The Israeli crackdown in response to the habba subsided this quarter. Despite fewer village closures and punitive restrictions, the IDF nevertheless maintained nr.-daily raids, house searches, and mobile checkpoints, hampering Palestinian movement and access in the West Bank and East Jerusalem (see Chronology for details). On 12/7, the IDF’s Coordinator of Govt. Activities in the Territories (COGAT) announced a temporary easement of restrictions on Christmas Day (12/25). As a result, an unlimited number of Christian Palestinians in the West Bank were permitted to visit their relatives in Israel; some 400 were permitted to fly abroad from Ben Gurion International Airport; 100 were allowed to visit families in Gaza; and 700 Gazan Christians were permitted to visit the West Bank and East Jerusalem. Separately, the Israeli cabinet discussed (12/18) a possible 40% increase in the number of work permits granted to West Bank Palestinians, a move that would increase the current number of permits from 56,000 to 78,000. The plan, designed in part to relieve the labor shortage in Israel’s construction industry, did not move forward, however. Meanwhile, the Islamic Waqf, which administers Haram al-Sharif, announced (12/31) that 2016 set a new ceiling in terms of the number of right-wing Jewish activists’ entry to the sanctuary, with a total of 14,806 infractions; there were 2,856 such “visits” in 10/2016, alone, the highest monthly figure for all of 2016.

Maintaining Stability

Amid persistent rumors about the weakness of the PA, and ahead of Pres. Abbas’s projected retirement (see “Intra-Palestinian Dynamics” below), the Israeli authorities took 2 major steps this quarter to shore up PA institutions and preserve the status quo established by the Oslo Accords.

First, the IDF’s COGAT Yoav Mordechai signed (1/15) an agreement with PA Min. of Civil Affairs Hussein al-Sheikh to restart the Joint Water Comm., which the Oslo Accords established to oversee water and sanitation issues in the oPt. The Palestinians have refused to take part since 2010, arguing that Israel was using the comm. to secure Palestinian approval for projects serving the West Bank’s settler population without approving sufficient projects for Palestinian communities. With the comm. dormant for several years, water scarcity and allocation issues have contributed to increasingly dire humanitarian conditions in the oPt as well as periodic crises (see “Hydro-Apartheid” in JPS 46 [1]’s Update). Under the latest 1/15 agreement, the comm. is to consider allocating additional water resources to the West Bank and Gaza and expanding the water supply with new drilling projects, as well as dealing with environmental issues, agricultural water use, and other matters. The agreement also gave the PA limited autonomy to deal with certain projects.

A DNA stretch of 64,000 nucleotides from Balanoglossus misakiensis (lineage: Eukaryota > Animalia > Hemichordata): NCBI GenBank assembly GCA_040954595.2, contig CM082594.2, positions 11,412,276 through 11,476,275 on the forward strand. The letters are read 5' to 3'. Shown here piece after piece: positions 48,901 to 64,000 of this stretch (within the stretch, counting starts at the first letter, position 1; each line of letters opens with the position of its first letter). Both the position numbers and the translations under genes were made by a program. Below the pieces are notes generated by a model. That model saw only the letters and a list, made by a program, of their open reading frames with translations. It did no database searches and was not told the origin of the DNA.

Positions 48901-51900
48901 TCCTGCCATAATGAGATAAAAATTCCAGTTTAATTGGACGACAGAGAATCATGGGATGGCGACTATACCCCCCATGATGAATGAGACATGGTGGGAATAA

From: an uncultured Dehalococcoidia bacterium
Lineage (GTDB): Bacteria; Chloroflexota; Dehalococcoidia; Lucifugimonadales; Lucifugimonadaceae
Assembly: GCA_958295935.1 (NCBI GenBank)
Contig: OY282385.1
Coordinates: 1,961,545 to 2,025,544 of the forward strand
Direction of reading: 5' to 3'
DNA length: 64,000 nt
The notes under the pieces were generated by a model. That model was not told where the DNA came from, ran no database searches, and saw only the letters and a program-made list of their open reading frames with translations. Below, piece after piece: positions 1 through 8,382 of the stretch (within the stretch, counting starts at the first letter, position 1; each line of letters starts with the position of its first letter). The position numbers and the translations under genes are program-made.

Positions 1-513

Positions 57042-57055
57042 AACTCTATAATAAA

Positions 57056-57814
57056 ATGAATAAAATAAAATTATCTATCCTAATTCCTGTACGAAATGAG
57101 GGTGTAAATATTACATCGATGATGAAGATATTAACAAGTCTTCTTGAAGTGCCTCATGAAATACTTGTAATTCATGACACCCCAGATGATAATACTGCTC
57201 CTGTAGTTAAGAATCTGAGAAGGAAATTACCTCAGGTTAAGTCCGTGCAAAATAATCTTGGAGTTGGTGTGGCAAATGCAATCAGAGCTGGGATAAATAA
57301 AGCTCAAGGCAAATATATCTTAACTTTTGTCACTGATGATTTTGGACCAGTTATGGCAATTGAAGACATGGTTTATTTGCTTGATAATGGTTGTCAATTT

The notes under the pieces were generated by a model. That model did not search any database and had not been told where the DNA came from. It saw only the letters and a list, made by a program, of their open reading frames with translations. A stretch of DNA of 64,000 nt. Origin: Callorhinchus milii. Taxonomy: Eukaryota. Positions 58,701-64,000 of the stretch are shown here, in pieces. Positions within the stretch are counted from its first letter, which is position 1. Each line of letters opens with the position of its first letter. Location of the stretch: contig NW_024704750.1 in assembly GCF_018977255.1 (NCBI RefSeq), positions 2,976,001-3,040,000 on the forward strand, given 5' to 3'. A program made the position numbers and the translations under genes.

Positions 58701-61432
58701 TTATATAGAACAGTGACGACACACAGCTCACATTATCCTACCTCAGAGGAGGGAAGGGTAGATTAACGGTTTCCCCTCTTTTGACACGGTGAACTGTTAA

Second, the security cabinet granted (1/15) Israeli banks working with Palestinian banks immunity from terrorist-related lawsuits domestically and indemnity from suits filed abroad. With 2 Israeli banks reportedly threatening to end partnerships with Palestinian banks, fearing the prospect of litigation in the U.S., the cabinet offered them protection, purportedly strengthening the Palestinian commercial banking sector and averting shocks to the Palestinian economy.

Palestinian Prisoners

High-profile hunger strikes continued to galvanize the Palestinian public this quarter, but they did not result in Israeli policy changes. As brothers Muhammad and Mahmoud al-Balboul were being released from prison after high-profile strikes last quarter (see JPS 46 [2]), 2 other prisoners’ efforts caught the Palestinian public’s attention. Ahmad Abu Fara and Anas Shadid went on hunger strike on 9/25. By 12/11, they were refusing medical treatment at Assaf Harofeh Hospital nr. Tel Aviv. When Israel’s High Court of Justice rejected (12/12) an appeal for their release, Shadid and Abu Fara were “facing death,” according to the Palestinian Prisoners’ Society, and Abu Fara had lost sight in his right eye. “I appeal to human rights organizations in Israel and abroad, to the countries of the free world, to anyone who has a conscience, to help me so I may live,” Abu Fara said, in a statement recorded and transmitted to the media by MK Yousef Jabareen (Joint List), adding, “I’m dying and I don’t want to die.” The 2 prisoners began (12/13) refusing water in response to the court’s decision but reached an agreement with the Israel Prison Service 8 days later (12/21). They would end their strikes immediately (12/22) and go free following the renewal of their respective administrative detentions for 4 mos. A few weeks later, Palestinian journalist Muhammad al-Qiq was rearrested (1/15). Al-Qiq had ended a 94-day hunger strike against his administrative detention on 2/26/ 2016 (see JPS 45 [3, 4]), and after the Israeli authorities placed him under 6-mo. administrative detention, he began (2/6) a new hunger strike, setting the stage for another public campaign against Israeli targeting of Palestinian journalists.